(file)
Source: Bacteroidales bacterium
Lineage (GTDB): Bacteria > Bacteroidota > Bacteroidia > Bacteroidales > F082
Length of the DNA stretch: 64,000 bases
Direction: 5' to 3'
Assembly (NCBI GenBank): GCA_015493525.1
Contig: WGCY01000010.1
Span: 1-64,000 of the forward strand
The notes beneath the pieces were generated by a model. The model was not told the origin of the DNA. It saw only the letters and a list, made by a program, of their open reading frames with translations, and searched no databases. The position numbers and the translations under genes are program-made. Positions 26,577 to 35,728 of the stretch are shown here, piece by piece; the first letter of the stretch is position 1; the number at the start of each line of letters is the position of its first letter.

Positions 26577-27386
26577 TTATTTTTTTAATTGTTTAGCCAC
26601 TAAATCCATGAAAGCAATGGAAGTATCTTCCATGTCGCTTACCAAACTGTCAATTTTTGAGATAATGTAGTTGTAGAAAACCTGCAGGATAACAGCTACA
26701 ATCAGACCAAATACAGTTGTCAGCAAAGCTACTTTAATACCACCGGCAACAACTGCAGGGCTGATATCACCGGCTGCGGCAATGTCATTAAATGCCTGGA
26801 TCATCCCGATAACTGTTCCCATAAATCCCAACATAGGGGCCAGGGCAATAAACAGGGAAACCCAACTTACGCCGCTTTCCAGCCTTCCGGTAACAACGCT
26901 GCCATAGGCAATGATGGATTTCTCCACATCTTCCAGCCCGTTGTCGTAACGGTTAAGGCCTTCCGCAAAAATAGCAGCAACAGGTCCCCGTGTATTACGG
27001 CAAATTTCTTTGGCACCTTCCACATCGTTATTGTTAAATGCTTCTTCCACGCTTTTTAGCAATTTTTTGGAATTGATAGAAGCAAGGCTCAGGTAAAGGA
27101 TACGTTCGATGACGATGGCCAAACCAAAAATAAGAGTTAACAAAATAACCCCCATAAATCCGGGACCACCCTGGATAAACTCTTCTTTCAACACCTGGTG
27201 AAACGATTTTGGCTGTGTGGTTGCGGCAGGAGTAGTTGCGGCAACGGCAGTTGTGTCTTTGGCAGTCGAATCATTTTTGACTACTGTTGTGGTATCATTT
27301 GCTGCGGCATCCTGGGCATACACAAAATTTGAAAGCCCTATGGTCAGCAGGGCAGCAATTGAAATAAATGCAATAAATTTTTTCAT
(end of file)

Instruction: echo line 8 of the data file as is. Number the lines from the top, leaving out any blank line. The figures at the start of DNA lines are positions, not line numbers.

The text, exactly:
The notes beneath the pieces were generated by a model. The model was not told the origin of the DNA. It saw only the letters and a list, made by a program, of their open reading frames with translations, and searched no databases. The position numbers and the translations under genes are program-made. Positions 26,577 to 35,728 of the stretch are shown here, piece by piece; the first letter of the stretch is position 1; the number at the start of each line of letters is the position of its first letter.